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How US corporations poisoned this Indigenous community

These invisible chemicals changed the Mohawk way of life. They’re probably already in you, too.

Liz Scheltens is a senior editorial producer for the Vox video team.

In the 1950s, the US and Canada embarked on a massive project to widen the St. Lawrence River, transforming the region to facilitate commerce, attract industry, and boost both nations’ economies. But there was a third nation in the region whose people were not consulted, and whose lifestyle was completely transformed by the project: the Mohawk of Akwesasne.

The St. Lawrence River has been central to Mohawk culture in the region for thousands of years. The river’s fish form the central part of their diet. But for the Mohawk, the fish aren’t a “resource” to be used. They’re an equal partner in a relationship in which both humans and wildlife have sacred responsibilities to one another. These relationships are central to the Mohawk worldview, and they mirror similar ways of understanding the natural world in other Indigenous communities.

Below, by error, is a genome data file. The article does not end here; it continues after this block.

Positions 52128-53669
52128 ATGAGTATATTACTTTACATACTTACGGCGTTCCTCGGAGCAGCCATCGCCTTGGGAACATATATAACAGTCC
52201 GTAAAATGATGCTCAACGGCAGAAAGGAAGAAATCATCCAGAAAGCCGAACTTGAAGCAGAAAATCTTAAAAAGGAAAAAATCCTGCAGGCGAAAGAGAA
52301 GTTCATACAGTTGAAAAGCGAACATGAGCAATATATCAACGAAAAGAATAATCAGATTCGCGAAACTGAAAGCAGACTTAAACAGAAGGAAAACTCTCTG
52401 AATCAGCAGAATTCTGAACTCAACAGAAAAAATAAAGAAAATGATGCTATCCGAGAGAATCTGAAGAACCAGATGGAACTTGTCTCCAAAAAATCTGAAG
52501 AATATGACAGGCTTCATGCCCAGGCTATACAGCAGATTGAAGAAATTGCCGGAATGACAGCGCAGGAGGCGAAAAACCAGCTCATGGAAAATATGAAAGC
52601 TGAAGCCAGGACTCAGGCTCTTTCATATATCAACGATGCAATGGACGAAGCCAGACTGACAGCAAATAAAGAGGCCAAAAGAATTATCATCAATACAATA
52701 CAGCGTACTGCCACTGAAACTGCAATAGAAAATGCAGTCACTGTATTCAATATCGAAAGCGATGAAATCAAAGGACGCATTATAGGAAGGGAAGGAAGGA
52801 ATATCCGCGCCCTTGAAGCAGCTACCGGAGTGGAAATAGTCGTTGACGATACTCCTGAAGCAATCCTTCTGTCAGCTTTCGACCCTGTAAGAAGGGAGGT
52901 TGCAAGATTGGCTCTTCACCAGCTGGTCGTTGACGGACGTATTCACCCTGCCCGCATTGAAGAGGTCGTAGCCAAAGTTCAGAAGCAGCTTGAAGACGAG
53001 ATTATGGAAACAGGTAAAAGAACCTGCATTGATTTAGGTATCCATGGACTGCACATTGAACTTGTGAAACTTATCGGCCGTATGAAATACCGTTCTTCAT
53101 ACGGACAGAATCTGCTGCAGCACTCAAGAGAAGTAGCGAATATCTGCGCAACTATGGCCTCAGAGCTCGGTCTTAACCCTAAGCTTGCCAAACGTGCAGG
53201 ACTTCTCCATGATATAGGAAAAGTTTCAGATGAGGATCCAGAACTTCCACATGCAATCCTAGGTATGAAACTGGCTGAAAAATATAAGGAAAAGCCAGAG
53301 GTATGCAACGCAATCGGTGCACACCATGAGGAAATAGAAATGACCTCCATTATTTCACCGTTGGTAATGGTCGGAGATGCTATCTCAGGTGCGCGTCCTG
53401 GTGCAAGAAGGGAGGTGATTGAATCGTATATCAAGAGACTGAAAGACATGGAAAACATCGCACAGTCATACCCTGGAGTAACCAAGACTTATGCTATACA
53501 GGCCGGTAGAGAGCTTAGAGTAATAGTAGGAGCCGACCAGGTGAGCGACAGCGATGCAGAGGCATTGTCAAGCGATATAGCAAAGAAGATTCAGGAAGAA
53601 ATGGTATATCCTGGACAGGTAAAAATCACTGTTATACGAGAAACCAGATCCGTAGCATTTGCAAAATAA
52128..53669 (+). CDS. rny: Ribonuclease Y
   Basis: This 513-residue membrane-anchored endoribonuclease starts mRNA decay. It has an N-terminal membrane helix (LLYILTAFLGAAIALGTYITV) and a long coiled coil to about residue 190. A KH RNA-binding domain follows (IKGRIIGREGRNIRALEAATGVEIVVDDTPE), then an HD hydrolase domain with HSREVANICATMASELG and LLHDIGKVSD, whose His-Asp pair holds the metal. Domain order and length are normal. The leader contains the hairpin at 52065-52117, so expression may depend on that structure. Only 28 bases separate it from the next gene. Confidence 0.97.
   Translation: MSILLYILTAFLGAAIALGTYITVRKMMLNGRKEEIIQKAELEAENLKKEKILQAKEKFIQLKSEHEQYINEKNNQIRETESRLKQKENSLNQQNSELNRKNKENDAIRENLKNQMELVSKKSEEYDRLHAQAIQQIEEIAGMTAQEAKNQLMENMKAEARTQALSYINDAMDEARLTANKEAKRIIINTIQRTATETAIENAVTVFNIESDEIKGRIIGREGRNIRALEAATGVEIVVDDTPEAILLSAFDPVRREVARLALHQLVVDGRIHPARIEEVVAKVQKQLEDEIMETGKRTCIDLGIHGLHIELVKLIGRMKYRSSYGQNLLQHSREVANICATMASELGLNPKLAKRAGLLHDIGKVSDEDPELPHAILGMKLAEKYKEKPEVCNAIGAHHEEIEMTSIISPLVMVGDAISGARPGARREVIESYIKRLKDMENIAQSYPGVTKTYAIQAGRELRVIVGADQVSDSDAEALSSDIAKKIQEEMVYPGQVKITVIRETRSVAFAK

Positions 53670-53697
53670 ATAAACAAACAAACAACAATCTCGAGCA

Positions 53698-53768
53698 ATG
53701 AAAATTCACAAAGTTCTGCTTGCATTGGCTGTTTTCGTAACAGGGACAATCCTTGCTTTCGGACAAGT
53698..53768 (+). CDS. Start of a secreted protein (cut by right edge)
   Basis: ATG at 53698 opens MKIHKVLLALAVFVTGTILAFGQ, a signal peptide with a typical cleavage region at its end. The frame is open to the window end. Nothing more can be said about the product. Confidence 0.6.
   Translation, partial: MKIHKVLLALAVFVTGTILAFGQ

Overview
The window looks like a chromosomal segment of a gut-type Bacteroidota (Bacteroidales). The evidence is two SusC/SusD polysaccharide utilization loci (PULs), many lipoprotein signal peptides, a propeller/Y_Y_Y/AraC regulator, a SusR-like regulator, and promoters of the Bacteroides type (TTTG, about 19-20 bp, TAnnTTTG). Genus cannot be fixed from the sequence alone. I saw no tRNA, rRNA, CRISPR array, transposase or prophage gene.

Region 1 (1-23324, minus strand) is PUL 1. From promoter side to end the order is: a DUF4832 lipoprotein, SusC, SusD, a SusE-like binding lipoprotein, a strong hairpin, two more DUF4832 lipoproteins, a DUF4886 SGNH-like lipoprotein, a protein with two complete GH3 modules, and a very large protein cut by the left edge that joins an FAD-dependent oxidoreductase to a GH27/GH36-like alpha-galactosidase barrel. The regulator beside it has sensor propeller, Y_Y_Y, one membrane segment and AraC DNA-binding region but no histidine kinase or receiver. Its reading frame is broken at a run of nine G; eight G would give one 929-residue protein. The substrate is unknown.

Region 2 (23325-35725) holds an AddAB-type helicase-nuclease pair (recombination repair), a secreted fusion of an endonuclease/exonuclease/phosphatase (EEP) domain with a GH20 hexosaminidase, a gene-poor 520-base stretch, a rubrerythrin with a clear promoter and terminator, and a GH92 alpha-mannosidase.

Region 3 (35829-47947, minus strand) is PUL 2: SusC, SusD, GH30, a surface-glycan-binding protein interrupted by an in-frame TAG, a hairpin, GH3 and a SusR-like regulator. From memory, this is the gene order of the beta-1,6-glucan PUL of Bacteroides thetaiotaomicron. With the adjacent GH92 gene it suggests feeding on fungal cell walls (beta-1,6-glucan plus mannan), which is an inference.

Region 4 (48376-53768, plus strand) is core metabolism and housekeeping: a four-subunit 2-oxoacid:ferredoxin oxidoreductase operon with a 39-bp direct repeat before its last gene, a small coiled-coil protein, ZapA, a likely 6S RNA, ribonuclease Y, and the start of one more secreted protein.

But the bid to lure industry to the region worked. Two major manufacturers built factories close to Akwesasne, and by the 1980s, the Mohawk learned that General Motors and Reynolds Metals had been poisoning the river for decades with cancer-causing chemicals called PCBs. Fish in the river were found to have extremely dangerous levels of PCBs. It presented the community with a devastating choice: continue to fish and risk health problems like cancer and thyroid disorders, or stop fishing and lose the connection with the river, and with their ancestors.

The full statement we received from Alcoa, owner of Reynolds Metals, is as follows:

Today, Reynolds Metals Company and the U.S. EPA continue to monitor the various remediation solutions related to the St. Lawrence River and the historical operations from Reynolds Metals Company near Massena. The remediation work was designed in 2000, after public input and consultation, to protect human health and the environment. The work included dredging and capping portions of the river.

In 2021, the U.S. EPA completed its fourth, five-year review of the remediation project. EPA confirmed that the remediation work is effective and that it continues to protect human health and the environment.

Alcoa Inc., the former parent company to Alcoa Corporation, acquired Reynolds Metals in 2000. In November of 2016, Alcoa Inc. separated into two companies, Arconic Inc. and Alcoa Corporation, and Reynolds was assigned to Alcoa Corporation.

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